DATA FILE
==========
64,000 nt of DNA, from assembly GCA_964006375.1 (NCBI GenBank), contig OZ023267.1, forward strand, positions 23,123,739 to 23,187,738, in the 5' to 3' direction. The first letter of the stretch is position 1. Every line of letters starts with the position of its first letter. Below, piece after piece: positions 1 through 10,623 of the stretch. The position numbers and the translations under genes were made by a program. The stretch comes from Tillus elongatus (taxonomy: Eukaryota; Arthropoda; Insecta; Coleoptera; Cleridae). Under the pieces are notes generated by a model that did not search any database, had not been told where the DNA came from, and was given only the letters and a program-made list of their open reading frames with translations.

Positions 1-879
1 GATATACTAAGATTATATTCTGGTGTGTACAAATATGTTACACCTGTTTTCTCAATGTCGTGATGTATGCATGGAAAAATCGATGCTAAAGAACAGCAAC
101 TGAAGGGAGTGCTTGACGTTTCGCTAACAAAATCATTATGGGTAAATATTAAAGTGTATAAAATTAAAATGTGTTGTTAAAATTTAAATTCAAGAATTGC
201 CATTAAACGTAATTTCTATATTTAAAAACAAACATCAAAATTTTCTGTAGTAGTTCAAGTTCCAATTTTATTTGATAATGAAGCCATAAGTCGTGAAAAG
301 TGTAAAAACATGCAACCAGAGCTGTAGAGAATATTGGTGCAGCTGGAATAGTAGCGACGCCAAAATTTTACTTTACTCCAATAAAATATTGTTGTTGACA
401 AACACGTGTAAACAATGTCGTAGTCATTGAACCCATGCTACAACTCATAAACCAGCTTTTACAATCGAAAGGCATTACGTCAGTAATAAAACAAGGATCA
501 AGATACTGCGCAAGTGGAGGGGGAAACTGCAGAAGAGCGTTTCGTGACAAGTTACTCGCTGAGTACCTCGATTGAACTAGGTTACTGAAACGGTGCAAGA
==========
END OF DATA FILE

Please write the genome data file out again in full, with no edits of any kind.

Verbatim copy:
64,000 nt of DNA, from assembly GCA_964006375.1 (NCBI GenBank), contig OZ023267.1, forward strand, positions 23,123,739 to 23,187,738, in the 5' to 3' direction. The first letter of the stretch is position 1. Every line of letters starts with the position of its first letter. Below, piece after piece: positions 1 through 10,623 of the stretch. The position numbers and the translations under genes were made by a program. The stretch comes from Tillus elongatus (taxonomy: Eukaryota; Arthropoda; Insecta; Coleoptera; Cleridae). Under the pieces are notes generated by a model that did not search any database, had not been told where the DNA came from, and was given only the letters and a program-made list of their open reading frames with translations.

Positions 1-879
1 GATATACTAAGATTATATTCTGGTGTGTACAAATATGTTACACCTGTTTTCTCAATGTCGTGATGTATGCATGGAAAAATCGATGCTAAAGAACAGCAAC
101 TGAAGGGAGTGCTTGACGTTTCGCTAACAAAATCATTATGGGTAAATATTAAAGTGTATAAAATTAAAATGTGTTGTTAAAATTTAAATTCAAGAATTGC
201 CATTAAACGTAATTTCTATATTTAAAAACAAACATCAAAATTTTCTGTAGTAGTTCAAGTTCCAATTTTATTTGATAATGAAGCCATAAGTCGTGAAAAG
301 TGTAAAAACATGCAACCAGAGCTGTAGAGAATATTGGTGCAGCTGGAATAGTAGCGACGCCAAAATTTTACTTTACTCCAATAAAATATTGTTGTTGACA
401 AACACGTGTAAACAATGTCGTAGTCATTGAACCCATGCTACAACTCATAAACCAGCTTTTACAATCGAAAGGCATTACGTCAGTAATAAAACAAGGATCA
501 AGATACTGCGCAAGTGGAGGGGGAAACTGCAGAAGAGCGTTTCGTGACAAGTTACTCGCTGAGTACCTCGATTGAACTAGGTTACTGAAACGGTGCAAGA